He takes exception to my comment in this post at Sivacracy, and says I owe him an apology in a comment on the W.a.r. post just before this one. I have, therefore, apologized for comparing him to Gale Norton.
Notably, he also asks me to provide any facts suggesting that he’s wrong in his absolute statements about Google Library Project. I do so in the essay he objects to, and in previous essays.
I read the Michigan contract. I don’t see Michigan “turning over control” of anything to Google. I don’t see Michigan abandoning their own archival-quality digitizing or anticipating that Google will solve their problems for them. I don’t see a lot of the things that Dr. Vaidhyanathan sees as betrayals of library principles.
I’m not in Siva Vaidhyanathan’s league. I can’t imagine calling an NYU professor “some dude named Siva”; it would seem pointlessly dismissive. But I’m not a professor or an academic, and probably don’t understand the mores of the field.
Is “zealot” too strong a term for Dr. Vaidhyanathan’s commentaries on Google Library Project? Perhaps.
As to a possible factual error: When I wrote the commentary (a month ago…), I did not find Down and Out in the Magic Kingdom in GBS, even with as explicit a search as I see in SV’s post, although I certainly found it in Google. It’s there now.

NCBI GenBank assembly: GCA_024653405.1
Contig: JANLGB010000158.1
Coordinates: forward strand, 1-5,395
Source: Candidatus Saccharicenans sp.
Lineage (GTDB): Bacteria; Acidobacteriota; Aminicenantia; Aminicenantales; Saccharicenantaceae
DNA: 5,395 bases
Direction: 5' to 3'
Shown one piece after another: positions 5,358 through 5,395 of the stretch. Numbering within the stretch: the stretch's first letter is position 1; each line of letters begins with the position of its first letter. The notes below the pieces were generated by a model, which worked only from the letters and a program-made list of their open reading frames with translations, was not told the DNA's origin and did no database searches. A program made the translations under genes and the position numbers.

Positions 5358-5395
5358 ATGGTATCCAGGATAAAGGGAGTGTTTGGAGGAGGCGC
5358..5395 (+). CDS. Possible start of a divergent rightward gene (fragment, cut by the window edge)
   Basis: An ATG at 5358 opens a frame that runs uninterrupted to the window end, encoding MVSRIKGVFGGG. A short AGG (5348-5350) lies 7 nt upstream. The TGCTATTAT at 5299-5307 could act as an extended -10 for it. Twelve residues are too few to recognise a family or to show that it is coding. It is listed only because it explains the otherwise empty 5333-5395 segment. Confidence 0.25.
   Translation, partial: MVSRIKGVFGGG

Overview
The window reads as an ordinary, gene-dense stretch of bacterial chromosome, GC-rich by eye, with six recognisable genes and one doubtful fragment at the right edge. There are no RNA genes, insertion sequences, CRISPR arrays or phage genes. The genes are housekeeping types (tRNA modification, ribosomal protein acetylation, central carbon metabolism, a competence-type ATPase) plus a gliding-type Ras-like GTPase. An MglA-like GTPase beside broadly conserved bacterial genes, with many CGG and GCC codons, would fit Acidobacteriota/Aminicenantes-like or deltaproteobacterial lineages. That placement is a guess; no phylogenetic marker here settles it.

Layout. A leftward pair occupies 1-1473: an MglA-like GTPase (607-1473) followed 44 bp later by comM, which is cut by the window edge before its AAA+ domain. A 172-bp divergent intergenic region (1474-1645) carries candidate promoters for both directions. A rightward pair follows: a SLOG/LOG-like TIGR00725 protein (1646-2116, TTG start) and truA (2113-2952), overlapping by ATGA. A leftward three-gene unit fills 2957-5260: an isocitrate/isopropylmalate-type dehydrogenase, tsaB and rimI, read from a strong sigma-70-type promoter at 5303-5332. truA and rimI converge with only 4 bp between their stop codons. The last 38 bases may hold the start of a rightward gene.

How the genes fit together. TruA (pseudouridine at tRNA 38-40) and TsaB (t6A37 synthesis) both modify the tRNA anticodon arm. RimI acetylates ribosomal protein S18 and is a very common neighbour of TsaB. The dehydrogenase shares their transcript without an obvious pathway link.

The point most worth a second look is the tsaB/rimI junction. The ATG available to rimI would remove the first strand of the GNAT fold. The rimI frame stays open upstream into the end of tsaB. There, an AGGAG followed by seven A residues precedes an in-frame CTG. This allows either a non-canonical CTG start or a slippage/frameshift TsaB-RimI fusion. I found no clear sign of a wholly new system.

But then, I’ve commented before and probably will again about the issues of indeterminacy and unaccountability in the results of the large web search engines (maybe not as much in C&I as elsewhere). Those are real issues. They don’t negate the value of better ways to discover books–not as replacements for libraries or library catalogs, but as complementary tools.
Added comment: You might wonder why I didn’t add a comment directly to the “Sivacracy” post in question. That’s fairly simple: Sivacracy requires registration in order to post comments. I suspect that’s necessary, given the volume of spam that a high-profile blog attracts. But I’m disinclined to register at such sites. If a blogger chooses to make commenting difficult, that’s their privilege, and may be the only way they can handle the blog, but I generally don’t comment when commenting is made difficult.